No parent wants to see their child injured, in potential danger, or struggling with unbearable pain. Understandably, concerned mothers and fathers in this situation often seek immediate help from skilled professionals.
That’s exactly what Judy Schafer did recently. It all started when the Quebec resident received a distressing call from her daughter’s school.
It seems Schafer’s 12-year-old daughter, Alexandra Floyd, had fallen down the stairs at a Montreal subway station on her way to attend classes. The girl had apparently struck her head against a step, and began experiencing a pronounced headache later that day.
The worried mom took her daughter for immediate medical treatment. They proceeded to the nearby Montreal Children’s Hospital emergency department at the McGill University Health Centre (MUHC).
According to reports, that’s evidently when an even bigger headache began. Schafer said that once they arrived, she and her daughter waited 10 hours to get checked for head trauma.
Floyd recalled that during this time, the noise and bustle in the ER aggravated her headache terribly. “I felt like someone was punching my inner head constantly — it hurt a lot,” the girl told media outlets.
Schafer maintained that the hospital staff dismissed these concerns, seeing other young patients with flu-like symptoms first. Meanwhile, recalled Floyd, she grew dizzy and her headache “was getting worse, because there were so many people, like kids in there screaming and yelling and running around.”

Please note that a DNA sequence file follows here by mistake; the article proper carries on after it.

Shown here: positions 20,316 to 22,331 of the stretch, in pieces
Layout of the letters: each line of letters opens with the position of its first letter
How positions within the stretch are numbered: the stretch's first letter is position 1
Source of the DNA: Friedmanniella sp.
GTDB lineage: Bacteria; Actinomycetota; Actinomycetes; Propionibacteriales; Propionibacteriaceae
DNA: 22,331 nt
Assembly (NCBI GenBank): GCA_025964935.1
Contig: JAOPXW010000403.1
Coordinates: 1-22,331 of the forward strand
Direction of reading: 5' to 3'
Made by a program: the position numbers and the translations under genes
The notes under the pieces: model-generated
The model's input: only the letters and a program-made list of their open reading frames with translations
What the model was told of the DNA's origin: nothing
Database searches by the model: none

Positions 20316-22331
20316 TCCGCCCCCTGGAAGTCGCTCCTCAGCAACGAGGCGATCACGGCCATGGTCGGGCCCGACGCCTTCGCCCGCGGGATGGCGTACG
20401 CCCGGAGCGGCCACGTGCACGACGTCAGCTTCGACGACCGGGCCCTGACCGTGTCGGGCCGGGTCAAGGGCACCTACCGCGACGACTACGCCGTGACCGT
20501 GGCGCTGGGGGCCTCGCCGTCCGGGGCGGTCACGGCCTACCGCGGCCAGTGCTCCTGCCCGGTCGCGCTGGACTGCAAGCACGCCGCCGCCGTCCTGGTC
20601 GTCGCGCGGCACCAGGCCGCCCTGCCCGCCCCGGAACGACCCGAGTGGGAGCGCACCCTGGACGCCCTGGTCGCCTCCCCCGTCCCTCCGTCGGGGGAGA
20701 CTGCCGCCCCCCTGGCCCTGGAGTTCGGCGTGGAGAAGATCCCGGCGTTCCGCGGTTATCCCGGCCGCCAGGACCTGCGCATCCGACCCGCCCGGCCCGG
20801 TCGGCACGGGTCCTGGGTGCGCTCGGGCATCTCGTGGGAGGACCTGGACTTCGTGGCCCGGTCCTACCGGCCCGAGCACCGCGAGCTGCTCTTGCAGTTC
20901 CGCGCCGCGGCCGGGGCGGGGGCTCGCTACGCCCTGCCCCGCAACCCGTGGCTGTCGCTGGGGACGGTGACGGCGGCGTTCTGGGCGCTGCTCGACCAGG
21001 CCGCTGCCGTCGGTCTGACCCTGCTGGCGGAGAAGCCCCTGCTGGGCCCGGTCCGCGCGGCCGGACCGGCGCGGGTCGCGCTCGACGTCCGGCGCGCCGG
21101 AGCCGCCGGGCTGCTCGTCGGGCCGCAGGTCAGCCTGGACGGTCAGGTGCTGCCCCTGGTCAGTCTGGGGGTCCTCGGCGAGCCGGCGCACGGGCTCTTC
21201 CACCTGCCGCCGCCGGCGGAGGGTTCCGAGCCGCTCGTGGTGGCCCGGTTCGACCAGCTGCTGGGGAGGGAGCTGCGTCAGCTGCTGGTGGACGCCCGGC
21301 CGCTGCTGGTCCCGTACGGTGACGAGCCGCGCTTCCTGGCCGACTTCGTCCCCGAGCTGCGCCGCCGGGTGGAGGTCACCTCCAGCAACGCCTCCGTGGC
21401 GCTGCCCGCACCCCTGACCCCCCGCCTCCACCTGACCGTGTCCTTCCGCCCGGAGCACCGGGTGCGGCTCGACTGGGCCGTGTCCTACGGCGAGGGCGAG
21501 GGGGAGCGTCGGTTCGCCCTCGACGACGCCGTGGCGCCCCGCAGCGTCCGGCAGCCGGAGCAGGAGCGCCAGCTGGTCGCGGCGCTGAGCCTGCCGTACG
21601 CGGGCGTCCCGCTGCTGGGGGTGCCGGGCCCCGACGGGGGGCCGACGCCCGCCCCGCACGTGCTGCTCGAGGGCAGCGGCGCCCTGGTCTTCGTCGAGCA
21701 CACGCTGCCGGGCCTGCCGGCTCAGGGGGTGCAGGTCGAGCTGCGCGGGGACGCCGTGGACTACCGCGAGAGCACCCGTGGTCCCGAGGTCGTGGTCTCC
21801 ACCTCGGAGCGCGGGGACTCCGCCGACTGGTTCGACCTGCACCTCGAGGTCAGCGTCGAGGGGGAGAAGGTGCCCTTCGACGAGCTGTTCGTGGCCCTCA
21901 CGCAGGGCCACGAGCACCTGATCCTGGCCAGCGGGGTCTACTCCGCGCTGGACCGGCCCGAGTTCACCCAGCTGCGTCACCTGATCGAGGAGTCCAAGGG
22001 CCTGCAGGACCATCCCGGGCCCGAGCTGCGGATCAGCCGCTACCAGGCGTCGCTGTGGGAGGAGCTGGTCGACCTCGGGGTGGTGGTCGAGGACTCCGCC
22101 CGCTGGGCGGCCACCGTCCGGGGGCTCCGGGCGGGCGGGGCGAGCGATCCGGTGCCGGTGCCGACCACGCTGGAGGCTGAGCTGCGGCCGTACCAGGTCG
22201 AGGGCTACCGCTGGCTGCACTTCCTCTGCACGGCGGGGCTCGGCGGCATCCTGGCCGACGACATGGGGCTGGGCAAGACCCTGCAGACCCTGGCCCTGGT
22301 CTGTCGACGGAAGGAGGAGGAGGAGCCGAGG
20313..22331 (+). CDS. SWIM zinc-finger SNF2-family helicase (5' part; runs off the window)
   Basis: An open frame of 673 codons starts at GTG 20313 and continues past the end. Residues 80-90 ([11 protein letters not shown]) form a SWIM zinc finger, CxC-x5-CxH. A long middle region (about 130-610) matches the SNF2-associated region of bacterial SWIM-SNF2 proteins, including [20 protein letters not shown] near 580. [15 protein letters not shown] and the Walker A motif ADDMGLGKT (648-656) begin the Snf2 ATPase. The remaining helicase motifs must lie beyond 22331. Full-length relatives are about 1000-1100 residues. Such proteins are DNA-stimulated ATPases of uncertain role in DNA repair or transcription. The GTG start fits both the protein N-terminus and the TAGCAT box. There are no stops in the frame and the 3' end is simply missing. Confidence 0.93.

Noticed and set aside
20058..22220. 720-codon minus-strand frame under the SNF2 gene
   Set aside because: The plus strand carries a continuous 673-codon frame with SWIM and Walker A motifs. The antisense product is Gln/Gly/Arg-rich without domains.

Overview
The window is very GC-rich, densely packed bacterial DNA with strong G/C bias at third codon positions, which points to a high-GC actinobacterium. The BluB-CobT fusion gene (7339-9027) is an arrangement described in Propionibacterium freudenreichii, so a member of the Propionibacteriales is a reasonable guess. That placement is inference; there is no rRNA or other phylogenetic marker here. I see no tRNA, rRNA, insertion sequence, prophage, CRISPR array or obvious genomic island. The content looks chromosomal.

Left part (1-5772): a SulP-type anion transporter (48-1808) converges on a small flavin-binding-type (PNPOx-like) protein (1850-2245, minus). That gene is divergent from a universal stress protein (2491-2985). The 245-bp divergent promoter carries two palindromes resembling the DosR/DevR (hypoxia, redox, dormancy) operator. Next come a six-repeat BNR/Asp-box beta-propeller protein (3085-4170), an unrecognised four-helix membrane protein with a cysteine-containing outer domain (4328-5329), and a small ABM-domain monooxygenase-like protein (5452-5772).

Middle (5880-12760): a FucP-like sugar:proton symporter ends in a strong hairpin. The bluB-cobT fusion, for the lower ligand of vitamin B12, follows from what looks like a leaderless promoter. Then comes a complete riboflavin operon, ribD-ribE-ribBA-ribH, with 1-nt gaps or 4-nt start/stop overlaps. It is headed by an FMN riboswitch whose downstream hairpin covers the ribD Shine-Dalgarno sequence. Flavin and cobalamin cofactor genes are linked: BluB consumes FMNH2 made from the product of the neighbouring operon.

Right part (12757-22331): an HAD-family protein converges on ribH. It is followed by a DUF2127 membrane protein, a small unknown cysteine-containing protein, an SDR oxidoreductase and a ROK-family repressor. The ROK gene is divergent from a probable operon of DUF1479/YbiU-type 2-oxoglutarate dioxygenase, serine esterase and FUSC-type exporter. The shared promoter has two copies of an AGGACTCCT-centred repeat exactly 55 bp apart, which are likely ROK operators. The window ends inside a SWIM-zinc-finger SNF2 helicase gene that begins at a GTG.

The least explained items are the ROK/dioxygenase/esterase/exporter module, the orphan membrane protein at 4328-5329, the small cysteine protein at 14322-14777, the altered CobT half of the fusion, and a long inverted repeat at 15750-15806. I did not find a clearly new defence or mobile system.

The CDC lists headache, dizziness, and noise sensitivity as symptoms that may often be associated with a concussion. Unfortunately, according to Schafer, their ER wait dragged on regardless.
Schafer told news outlets that one father initially reassured her Floyd would undoubtedly be seen soon. “As the day kept going on,” noted Schafer, “he kept saying ‘I can’t believe you’re still sitting here.’”
Schafer said that father’s child got called in to see medical professionals before she and her daughter did. She told media outlets that his child was being treated for a stomach ache.
Floyd was eventually diagnosed with a concussion, and she’s now recovering at home. Schafer subsequently filed an official complaint with the medical center, and she’s urging other parents to likewise speak up about extended wait times.
In a statement to Montreal news outlets, an MUHC spokesperson said, “We realize the wait times are extremely long and apologize for the situation. This is due to the increased number of patients who are presenting with flu and viral-like symptoms to the pediatric emergency department.”
The spokesperson continued by noting that “the priority of any emergency department is to care for those who are severely ill and injured first.” Schafer indicated that she would understand multiple hours in the waiting room if her daughter had been exhibiting those flu and viral-like symptoms herself.
“If I have to wait eight hours, I get it, I understand it, it makes sense — it’s a sore throat,” said Schafer. But she also maintained that her daughter should not have had to endure such a lengthy wait for head trauma.
“No, I will not accept that — I never will. And no parent should accept that,” she told media outlets.
MUHC indicated that its emergency department capacity is 220 patients per day. However, the hospital added that it’s currently seeing close to 300 patients at the peak of this hectic winter flu season.
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